I would love for you to introduce yourselves.  Don't be shy.  Leave me a comment.

Friday, September 7, 2012

Friday Fun

This week in my little corner of Oklahoma we've had another stretch of 100°days.  About the time I was leaving school this evening, a furious cold front roared into town with gusts up to 50 mph.  The wind tried to shove  my car all over the highway.  I turned off the highway onto the tree-lined country roads that lead to my home.

My radio began playing a Robert Wagner song, which opened with an ominous-sounding passage.   I had to laugh when I realized how perfectly the music went with the scene before me of the trees threateningly waving their arms and violently shaking their fists at me.

Wednesday, September 5, 2012

Wednesday Words

Like rain, into each life a little discipline must fall.  Some children have more of those discipline "showers" than others. 

As the school year advances, it can become difficult to deal patiently with the high-maintenance children in your class.  Sometimes it feels like you are spending more time on discipline issues than on instruction.  You feel frustrated because you can see what the child is capable of, but doesn't succeed at, due to his or her acting out.  You also feel sorry for those children who do follow directions, do their work and don't get in trouble.  They have to endure interruptions in their learning caused by behavior situations of other children.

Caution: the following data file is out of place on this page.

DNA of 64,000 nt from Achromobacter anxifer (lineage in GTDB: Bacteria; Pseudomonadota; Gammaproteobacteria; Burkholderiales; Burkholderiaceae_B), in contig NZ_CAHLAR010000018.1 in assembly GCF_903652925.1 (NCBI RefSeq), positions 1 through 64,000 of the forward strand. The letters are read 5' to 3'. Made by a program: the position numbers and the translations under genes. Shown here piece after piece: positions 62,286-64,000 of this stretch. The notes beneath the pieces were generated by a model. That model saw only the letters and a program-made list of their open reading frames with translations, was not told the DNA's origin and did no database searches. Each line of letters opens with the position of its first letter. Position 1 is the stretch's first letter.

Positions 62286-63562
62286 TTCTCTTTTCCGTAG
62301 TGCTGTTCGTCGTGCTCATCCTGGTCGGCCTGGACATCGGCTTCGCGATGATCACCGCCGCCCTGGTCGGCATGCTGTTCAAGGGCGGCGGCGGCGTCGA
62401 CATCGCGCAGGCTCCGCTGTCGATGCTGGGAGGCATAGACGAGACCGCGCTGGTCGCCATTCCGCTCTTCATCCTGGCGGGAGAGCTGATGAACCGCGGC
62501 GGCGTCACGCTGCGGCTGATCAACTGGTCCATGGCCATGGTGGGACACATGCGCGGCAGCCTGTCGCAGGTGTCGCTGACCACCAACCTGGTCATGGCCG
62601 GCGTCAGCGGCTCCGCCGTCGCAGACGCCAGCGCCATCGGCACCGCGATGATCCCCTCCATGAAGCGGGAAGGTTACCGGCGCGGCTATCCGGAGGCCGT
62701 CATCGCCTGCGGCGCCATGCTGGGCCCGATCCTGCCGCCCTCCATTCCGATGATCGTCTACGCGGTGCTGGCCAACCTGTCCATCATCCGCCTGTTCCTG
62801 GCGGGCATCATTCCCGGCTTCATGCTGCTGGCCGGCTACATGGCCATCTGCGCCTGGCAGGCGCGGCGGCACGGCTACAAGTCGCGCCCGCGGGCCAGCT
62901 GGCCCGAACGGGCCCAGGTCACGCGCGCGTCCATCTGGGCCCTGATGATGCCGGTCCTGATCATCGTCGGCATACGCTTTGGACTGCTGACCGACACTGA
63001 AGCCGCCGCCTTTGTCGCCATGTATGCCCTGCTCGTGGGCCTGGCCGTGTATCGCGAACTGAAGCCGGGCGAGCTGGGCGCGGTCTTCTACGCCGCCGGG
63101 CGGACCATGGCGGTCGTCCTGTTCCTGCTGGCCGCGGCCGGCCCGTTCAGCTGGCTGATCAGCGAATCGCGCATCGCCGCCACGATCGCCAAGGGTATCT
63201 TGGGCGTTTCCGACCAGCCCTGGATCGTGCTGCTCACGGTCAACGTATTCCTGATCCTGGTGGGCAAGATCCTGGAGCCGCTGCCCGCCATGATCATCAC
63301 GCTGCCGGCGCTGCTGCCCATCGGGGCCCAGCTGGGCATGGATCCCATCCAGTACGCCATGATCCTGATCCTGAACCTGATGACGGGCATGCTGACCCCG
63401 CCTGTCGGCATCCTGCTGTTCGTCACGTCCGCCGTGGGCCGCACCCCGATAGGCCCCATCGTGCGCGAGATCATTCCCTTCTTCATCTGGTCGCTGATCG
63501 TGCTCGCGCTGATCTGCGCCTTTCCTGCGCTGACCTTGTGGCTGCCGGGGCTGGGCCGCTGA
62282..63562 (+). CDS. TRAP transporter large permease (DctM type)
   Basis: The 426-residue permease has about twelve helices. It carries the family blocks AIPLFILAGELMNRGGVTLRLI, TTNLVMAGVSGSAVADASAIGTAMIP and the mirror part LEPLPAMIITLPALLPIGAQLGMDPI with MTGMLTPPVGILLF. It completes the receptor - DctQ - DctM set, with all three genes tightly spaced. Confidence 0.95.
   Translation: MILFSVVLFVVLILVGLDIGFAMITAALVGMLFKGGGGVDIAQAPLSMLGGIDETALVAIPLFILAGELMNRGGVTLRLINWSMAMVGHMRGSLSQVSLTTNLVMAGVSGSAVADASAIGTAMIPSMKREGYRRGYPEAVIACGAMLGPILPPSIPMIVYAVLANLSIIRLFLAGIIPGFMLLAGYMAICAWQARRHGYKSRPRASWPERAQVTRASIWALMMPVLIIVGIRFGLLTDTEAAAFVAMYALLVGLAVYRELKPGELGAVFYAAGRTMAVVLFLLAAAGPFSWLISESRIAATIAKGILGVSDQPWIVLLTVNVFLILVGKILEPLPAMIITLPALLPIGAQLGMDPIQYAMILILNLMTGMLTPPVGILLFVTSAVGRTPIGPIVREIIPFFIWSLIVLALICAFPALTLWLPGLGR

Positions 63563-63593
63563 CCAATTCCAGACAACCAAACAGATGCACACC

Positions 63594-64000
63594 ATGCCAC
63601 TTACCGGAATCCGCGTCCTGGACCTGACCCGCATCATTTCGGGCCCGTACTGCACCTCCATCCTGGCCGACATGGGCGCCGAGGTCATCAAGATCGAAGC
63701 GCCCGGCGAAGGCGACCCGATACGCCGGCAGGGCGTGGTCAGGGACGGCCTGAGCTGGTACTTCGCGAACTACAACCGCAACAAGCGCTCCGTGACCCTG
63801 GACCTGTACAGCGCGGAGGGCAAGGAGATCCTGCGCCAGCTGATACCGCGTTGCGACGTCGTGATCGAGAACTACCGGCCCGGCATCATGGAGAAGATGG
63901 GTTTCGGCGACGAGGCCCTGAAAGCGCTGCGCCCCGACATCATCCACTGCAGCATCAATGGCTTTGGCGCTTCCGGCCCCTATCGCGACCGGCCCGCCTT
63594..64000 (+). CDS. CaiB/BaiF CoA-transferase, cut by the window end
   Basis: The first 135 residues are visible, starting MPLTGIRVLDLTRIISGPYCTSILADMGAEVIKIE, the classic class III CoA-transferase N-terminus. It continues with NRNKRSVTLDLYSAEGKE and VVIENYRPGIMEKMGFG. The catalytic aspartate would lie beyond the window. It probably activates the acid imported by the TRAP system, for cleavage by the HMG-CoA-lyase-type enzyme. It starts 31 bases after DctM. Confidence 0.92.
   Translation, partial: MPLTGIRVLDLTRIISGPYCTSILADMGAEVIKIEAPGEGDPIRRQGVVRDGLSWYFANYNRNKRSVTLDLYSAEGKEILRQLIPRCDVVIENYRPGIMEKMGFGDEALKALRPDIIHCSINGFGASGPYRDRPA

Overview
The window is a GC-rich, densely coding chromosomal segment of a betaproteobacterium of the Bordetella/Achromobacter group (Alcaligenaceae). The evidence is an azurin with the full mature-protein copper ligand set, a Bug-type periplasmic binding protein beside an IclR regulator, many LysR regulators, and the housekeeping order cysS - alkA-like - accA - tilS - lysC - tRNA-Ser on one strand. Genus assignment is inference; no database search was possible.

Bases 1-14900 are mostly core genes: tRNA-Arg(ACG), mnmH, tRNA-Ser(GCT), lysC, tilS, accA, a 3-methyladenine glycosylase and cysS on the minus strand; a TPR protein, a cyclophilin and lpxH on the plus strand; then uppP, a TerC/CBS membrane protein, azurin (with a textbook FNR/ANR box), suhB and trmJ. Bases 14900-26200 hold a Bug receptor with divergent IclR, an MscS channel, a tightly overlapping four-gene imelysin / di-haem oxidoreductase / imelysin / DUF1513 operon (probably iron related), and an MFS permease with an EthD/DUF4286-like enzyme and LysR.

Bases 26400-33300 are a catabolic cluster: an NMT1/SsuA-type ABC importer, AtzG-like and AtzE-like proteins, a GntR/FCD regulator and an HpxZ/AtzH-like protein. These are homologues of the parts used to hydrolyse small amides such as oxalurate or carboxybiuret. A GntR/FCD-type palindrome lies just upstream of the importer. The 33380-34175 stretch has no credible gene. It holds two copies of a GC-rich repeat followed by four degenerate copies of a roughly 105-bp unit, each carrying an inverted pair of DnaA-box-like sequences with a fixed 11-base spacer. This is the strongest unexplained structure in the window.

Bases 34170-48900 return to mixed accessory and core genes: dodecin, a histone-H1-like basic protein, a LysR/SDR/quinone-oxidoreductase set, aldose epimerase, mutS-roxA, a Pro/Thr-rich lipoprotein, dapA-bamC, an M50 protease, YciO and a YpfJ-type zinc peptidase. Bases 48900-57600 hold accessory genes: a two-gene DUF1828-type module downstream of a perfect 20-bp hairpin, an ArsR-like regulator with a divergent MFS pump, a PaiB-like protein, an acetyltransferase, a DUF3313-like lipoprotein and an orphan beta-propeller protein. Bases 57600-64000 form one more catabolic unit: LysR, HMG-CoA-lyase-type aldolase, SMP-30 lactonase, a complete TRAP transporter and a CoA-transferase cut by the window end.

Do I have the answers for all these problem behaviors?  No.  However, I try to maintain a professional attitude about these target children.  Just as my heavenly Father forgives me, I owe it to my students to forgive their discretion's.  Even when a child has been Stinker Supreme the day before, I start the day with their slate clean, a smile and a warm greeting.  I want to give them the daily opportunity to succeed.

Solomon told us in Lamentations 3:23, "His mercies begin afresh each morning."  How can we teachers do any less?

Tuesday, September 4, 2012

Tuesday Tip

How do you eat an elephant?  One bite at a time, the saying goes.

Following multiple directions is difficult for some children.  If you are a primary teacher who had previously been teaching older grades, you have probably noticed this.  Here are a few steps to help the situation.  Parents, these ideas will help you around home, too.

1. Make note of those children who have a challenge remembering multiple directions.  They are probably the very same ones who are much stronger visual learners, than auditory. 

2. Think how you can break tasks down into smaller steps.  Begin with 2-step directions.  When the child can pretty consistently accomplish these, add a third step.

3.  Have the class (or child) say the steps for completing a task.  However, don't embarrass a child or the anxiety will increase the problem.

4. Be sure you have their full attention when giving the directions.  While giving the directions, you may need to stand beside the one who has greatest difficulty recalling steps.

When giving directions for classwork, teach your students some "tricks" to help them remember what to do on each job.  Circle the page number of each workbook page that is to be done.  Mark key words in the directions.  When we are reading directions together, it goes something like this:
"Circle the ...STOP. Circle circle." Then we'll go back and read the complete sentence of directions once they've marked it.  My second graders think it's funny, but it serves to help them remember to do it when reading directions on their own as the year progresses. 

Time spent training your children well from the beginning of the year is time you won't have to spend fighting the same battle the whole school year.  This is true not only with following multiple directions, but with procedures and discipline as well.